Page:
135 Views

Download Presentation
##### Negotiating Socially Optimal Allocations of Resources

**An Image/Link below is provided (as is) to download presentation**

Download Policy: Content on the Website is provided to you AS IS for your information and personal use and may not be sold / licensed / shared on other websites without getting consent from its author. While downloading, if for some reason you are not able to download a presentation, the publisher may have deleted the file from their server.

- - - - - - - - - - - - - - - - - - - - - - - - - - - E N D - - - - - - - - - - - - - - - - - - - - - - - - - - -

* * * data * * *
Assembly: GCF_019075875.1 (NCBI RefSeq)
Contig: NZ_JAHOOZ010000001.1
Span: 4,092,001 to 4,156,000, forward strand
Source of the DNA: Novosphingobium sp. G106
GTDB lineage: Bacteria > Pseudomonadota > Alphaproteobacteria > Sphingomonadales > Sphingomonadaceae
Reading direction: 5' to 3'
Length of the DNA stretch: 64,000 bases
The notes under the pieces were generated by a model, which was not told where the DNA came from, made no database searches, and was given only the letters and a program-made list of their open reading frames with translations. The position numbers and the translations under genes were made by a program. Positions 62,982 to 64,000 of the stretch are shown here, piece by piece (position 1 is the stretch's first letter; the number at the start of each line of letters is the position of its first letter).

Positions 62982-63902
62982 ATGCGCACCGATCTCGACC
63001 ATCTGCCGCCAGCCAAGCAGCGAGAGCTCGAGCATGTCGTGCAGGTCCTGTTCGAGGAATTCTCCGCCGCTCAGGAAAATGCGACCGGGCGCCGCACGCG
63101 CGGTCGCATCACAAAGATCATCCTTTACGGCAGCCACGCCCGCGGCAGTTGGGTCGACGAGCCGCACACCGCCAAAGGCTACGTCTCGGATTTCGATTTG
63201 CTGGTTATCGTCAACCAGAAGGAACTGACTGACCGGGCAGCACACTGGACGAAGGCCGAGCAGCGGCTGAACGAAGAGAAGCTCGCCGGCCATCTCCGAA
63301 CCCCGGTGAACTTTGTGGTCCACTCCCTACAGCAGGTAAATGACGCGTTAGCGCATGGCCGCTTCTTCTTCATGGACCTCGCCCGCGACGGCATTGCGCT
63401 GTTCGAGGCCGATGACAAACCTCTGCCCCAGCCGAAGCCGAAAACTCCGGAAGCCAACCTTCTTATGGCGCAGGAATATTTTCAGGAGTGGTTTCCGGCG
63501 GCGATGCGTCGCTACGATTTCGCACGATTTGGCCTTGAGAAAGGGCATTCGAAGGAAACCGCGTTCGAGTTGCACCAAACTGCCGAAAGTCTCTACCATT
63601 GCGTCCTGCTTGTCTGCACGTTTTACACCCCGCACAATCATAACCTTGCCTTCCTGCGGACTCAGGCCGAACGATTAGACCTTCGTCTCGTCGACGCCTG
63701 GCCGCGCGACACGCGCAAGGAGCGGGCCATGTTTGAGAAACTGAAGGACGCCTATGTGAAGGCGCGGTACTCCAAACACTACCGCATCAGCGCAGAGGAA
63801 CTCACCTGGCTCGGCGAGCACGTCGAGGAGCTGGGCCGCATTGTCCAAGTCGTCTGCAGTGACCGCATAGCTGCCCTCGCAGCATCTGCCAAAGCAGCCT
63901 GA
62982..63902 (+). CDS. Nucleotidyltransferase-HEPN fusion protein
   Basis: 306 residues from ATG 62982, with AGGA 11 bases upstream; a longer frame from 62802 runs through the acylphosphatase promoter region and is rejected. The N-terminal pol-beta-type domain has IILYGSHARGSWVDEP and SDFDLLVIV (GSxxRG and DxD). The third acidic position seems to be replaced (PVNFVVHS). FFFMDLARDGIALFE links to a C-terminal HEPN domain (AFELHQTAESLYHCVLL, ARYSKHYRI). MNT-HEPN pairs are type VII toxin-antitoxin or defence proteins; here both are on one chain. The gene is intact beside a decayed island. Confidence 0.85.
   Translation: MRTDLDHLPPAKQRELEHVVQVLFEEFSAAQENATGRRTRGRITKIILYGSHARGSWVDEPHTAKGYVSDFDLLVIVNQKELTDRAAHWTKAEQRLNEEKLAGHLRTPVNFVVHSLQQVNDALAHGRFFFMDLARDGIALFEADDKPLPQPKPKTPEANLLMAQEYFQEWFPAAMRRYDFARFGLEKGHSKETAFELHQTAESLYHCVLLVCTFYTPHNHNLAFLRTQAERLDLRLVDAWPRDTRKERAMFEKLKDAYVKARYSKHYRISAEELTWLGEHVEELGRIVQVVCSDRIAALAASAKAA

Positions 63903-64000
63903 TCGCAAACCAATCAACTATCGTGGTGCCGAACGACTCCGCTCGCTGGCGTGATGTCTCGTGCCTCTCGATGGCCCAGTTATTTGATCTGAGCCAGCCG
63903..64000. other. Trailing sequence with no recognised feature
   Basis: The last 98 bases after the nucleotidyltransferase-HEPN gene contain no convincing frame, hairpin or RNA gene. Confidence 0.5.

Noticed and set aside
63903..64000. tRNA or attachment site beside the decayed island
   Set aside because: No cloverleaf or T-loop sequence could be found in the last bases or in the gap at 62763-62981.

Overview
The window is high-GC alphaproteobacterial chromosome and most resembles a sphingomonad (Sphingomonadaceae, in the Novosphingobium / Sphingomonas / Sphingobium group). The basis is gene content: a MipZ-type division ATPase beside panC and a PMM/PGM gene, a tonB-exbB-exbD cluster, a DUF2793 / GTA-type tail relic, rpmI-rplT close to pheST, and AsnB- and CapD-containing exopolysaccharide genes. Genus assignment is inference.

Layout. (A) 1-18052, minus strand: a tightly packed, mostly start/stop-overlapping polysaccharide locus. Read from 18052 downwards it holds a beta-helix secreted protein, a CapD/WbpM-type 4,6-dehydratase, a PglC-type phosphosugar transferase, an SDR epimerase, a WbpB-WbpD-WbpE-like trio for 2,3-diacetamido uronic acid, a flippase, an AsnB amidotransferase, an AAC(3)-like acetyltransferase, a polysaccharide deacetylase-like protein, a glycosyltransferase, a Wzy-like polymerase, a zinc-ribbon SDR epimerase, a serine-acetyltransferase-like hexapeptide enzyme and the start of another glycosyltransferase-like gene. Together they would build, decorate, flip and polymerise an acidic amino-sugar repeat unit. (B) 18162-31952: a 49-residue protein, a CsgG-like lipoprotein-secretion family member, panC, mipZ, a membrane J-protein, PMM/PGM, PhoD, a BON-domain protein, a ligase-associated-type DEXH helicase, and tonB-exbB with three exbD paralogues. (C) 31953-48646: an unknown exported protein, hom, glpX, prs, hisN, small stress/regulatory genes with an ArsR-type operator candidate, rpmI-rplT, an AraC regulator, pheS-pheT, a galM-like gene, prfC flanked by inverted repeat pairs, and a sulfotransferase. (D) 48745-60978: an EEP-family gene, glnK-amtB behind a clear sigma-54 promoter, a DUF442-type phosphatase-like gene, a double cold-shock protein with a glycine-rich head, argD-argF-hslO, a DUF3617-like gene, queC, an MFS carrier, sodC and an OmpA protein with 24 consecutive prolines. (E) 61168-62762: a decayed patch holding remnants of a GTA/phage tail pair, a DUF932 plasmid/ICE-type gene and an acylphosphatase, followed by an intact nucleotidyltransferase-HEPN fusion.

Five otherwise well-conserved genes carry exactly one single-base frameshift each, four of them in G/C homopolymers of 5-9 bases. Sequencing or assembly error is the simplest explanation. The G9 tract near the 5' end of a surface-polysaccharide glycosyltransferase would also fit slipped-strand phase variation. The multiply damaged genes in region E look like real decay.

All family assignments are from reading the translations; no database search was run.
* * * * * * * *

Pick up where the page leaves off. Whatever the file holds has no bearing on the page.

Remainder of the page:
**Negotiating Socially Optimal Allocations of Resources**U. Endriss, N. Maudet, F. Sadri, and F. Toni Presented by: Marcus Shea**Introduction**• Consider a society of independent agents • Agents have an initial allocation of indivisible resources • Agents can make deals with one another in order to increase their utility**What class of deals will encourage our system to eventually**reach a socially optimal state?**Introduction**• We will examine different classes of deals • Identify necessary and sufficient classes that will allow our society to converge to an optimal allocation**Introduction**• We will examine different classes of deals • Identify necessary and sufficient classes that will allow our society to converge to an optimal allocation • Examples • 1-deals without side payments • Multilateral deals with side payments**Introduction**• We will consider at different measures of social welfare • Changes definition of an ‘optimal’ allocation**Introduction**• We will consider at different measures of social welfare • Changes definition of an ‘optimal’ allocation • Examples • Measure social welfare based on average utility of a system • Measure social welfare based on lowest utility of a system**Introduction**• Distributed approach to multiagent resource allocation • Local negotiation**Introduction**• Distributed approach to multiagent resource allocation • Local negotiation • Compare to the centralized approach • Single entity decides on final allocation based on agents preferences over all allocations • Combinatorial auctions • May be difficult to find an ‘auctioneer’**Outline**• Preliminaries • Rational Negotiation with Side Payments • Rational Negotiation without Side Payments • Egalitarian Agent Societies • Conclusions**Negotiation Framework**• Finite set of agents A • Finite set of resources R • Each agent i in A has a utility function ui that maps every set of resources to a real number**Allocation of Resources**An allocation of resources is a function A from A to subsets of R such that A(i)∩A(j) = for i ≠ j • An allocation of resources is just a partition of resources amongst the agents**Deals**A deal is a pair δ = (A,A’) where A and A’ are distinct allocations of resources • ‘old’ allocation and ‘new’ allocation The set of agents involved in a deal δ = (A,A’) is given by Aδ = { i in A : A(i) ≠ A’(i) } - everyone whose set of resources has changed The composition of two deals δ1 = (A,A’) and δ2 = (A’,A’’) is δ1◦δ2 = (A,A’’) - two deals are processed simultaneously**δ =**Independently Decomposable A deal δ is independently decomposable if there exist deals δ1 and δ2 such that δ= δ1◦δ2 and Aδ1∩Aδ2 = • δ is made up of two subdeals concerning disjoint sets of agents**δ =**δ = δ1◦δ2 δ2 δ1 Independently Decomposable A deal δ is independently decomposable if there exist deals δ1 and δ2 such that δ= δ1◦δ2 and Aδ1∩Aδ2 = • δ is made up of two subdeals concerning disjoint sets of agents**Utility Functions**• We may restrict our attention to utility functions ui with particular properties: • Monotonic: for all R1,R2R • Additive: for all R R • 0-1 Function: Additive and for all r in R • Dichotomous: for all R R**Utility Functions**• We may restrict our attention to utility functions ui with particular properties: • Monotonic: for all R1,R2R • Additive: for all R R • 0-1 Function: Additive and for all r in R • Dichotomous: for all R R • An agent’s utility of an allocation is just the utility of his set of resources ui(A) = ui(A(i))**Rational Negotiation with Side Payments**• We consider the scenario where agents can exchange money as well as resources • We define a payment function as a function p from agents to real numbers that, when summed over agents, equals zero:**Rational Negotiation with Side Payments**Our goal is to maximize utilitarian social welfare • Utilitarian social welfare is just the sum of all agents utility • Maximizing is equivalent to maximizing average utility • Useful in any market where agents act individually**Individually Rational**• We assume our agents are rational • We say a deal is individually rational if there exists a payment function so that every involved agent’s increase in utility is strictly greater than their payment • Formally: deal δ = (A,A’) is individually rational if there exists a payment function p such that ui(A’) – ui(A) > p(i) for all agents i, except possibly p(i) = 0 for agents with A(i) = A’(i)**1-deals**A 1-deal is a deal involving reallocation of exactly one resource • Question: If (rational) agents are permitted to perform 1-deals only, will we eventually reach an optimal allocation?**1-deals**• Consider a system with two agents and two resources, r1 and r2 • We specify the utility functions: • Initial allocation A: Agent 1 has both resources**1-deals**• Consider a system with two agents and two resources, r1 and r2 • We specify the utility functions: • Initial allocation A: Agent 1 has both resources • swu(A) = 7, optimal allocation has value 8 • 1-deals are not sufficient to get to an optimal allocation**First Result**• We are going to move toward showing that if we allow our agents to perform arbitrary individually rational deals, then we will reach an optimal allocation through negotiation**Lemma 1**Lemma 1: A deal δ = (A,A’) is individually rational iff swu(A) < swu(A’) • Intuition: If an entire society gets a strict increase in utility, then those profiting can payoff those who are losing so that everyone shares the gain**Thm 1: Maximal Utilitarian Social Welfare**Theorem 1: Any sequence of individually rational deals will eventually result in an allocation A that maximizes swu(A)**Thm 1: Maximal Utilitarian Social Welfare**Theorem 1: Any sequence of individually rational deals will eventually result in an allocation A that maximizes swu(A) Proof:**Thm 1: Maximal Utilitarian Social Welfare**Theorem 1: Any sequence of individually rational deals will eventually result in an allocation A that maximizes swu(A) Proof: • Termination Argument • A and R finite means that there are only finitely many allocations • Lemma 1 gives that any individually rational deal strictly increases social welfare**Thm 1: Maximal Utilitarian Social Welfare**Theorem 1: Any sequence of individually rational deals will eventually result in an allocation A that maximizes swu(A) Proof:**Thm 1: Maximal Utilitarian Social Welfare**Theorem 1: Any sequence of individually rational deals will eventually result in an allocation A that maximizes swu(A) Proof: • Suppose terminal allocation A is such that swu(A) < swu(A’) for some A’**Thm 1: Maximal Utilitarian Social Welfare**Theorem 1: Any sequence of individually rational deals will eventually result in an allocation A that maximizes swu(A) Proof: • Suppose terminal allocation A is such that swu(A) < swu(A’) for some A’ ≠ A • Then deal δ = (A,A’) increases social welfare, and thus is individually rational by Lemma 1, contradicting termination**Thm 1: Maximal Utilitarian Social Welfare**• Implications of Theorem 1 • Not really surprising • Class of individually rational deals allows for any number of resources to be moved between any number of agents**Thm 1: Maximal Utilitarian Social Welfare**• Implications of Theorem 1 • Not really surprising • Class of individually rational deals allows for any number of resources to be moved between any number of agents • Difficulty in actually finding an individually rational deal**Thm 1: Maximal Utilitarian Social Welfare**• Implications of Theorem 1 • Not really surprising • Class of individually rational deals allows for any number of resources to be moved between any number of agents • Difficulty in actually finding an individually rational deal • We will not get stuck in a local optimum, any sequence will bring us to optimum allocation**Thm 1: Maximal Utilitarian Social Welfare**• Implications of Theorem 1 • Not really surprising • Class of individually rational deals allows for any number of resources to be moved between any number of agents • Difficulty in actually finding an individually rational deal • We will not get stuck in a local optimal, any sequence will bring us to optimum allocation • This sequence could, however, be very long**Do we need the entire class of individually rational deals**to guarantee that negotiation will eventually reach a socially optimal allocation?**Thm 2: Necessary Deals w/ Side Payments**Theorem 2: Fix A, R. For every deal δ that is not independently decomposable, there exist utility functions and an initial allocation so that any sequence of individually rational deals leading to an optimal allocation must include δ.**Thm 2: Necessary Deals w/ Side Payments**Theorem 2: Fix A, R. For every deal δ that is not independently decomposable, there exist utility functions and an initial allocation so that any sequence of individually rational deals leading to an optimal allocation must include δ. • This remains true if we restrict utility functions to be monotonic, or dichotomous**Thm 2: Necessary Deals w/ Side Payments**Theorem 2: Fix A, R. For every deal δ that is not independently decomposable, there exist utility functions and an initial allocation so that any sequence of individually rational deals leading to an optimal allocation must include δ. • This remains true if we restrict utility functions to be monotonic, or dichotomous Proof: Carefully define utility functions and initial allocation so that δ is the only improving deal**Thm 2: Necessary Deals w/ Side Payments**• Implications of Theorem 2 • Any negotiation protocol that puts restrictions on the structural complexity of deals will fail to guarantee optimal outcomes if the class of utility functions is unrestricted, monotone, or dichotomous**Thm 2: Necessary Deals w/ Side Payments**• Implications of Theorem 2 • Any negotiation protocol that puts restrictions on the structural complexity of deals will fail to guarantee optimal outcomes if the class of utility functions is unrestricted, monotone, or dichotomous • What can we do?**Thm 2: Necessary Deals w/ Side Payments**• Implications of Theorem 2 • Any negotiation protocol that puts restrictions on the structural complexity of deals will fail to guarantee optimal outcomes if the class of utility functions is unrestricted, monotone, or dichotomous • What can we do? • Restrict utility functions • Change notion of social welfare**Additive Scenario**• Consider the scenario where utility functions are additive (no synergy effects) • Will we be able to reach an optimal allocation without needing such a broad class of deals?**Thm 3: Additive Scenario**Theorem 3: In additive scenarios, any sequence of individually rational 1-deals will eventually result in an allocation with maximal utilitarian social welfare**Thm 3: Additive Scenario**Theorem 3: In additive scenarios, any sequence of individually rational 1-deals will eventually result in an allocation with maximal utilitarian social welfare Proof:**Thm 3: Additive Scenario**Theorem 3: In additive scenarios, any sequence of individually rational 1-deals will eventually result in an allocation with maximal utilitarian social welfare Proof: • We get termination since we are looking at individually rational deals**Thm 3: Additive Scenario**Proof:**Thm 3: Additive Scenario**Proof: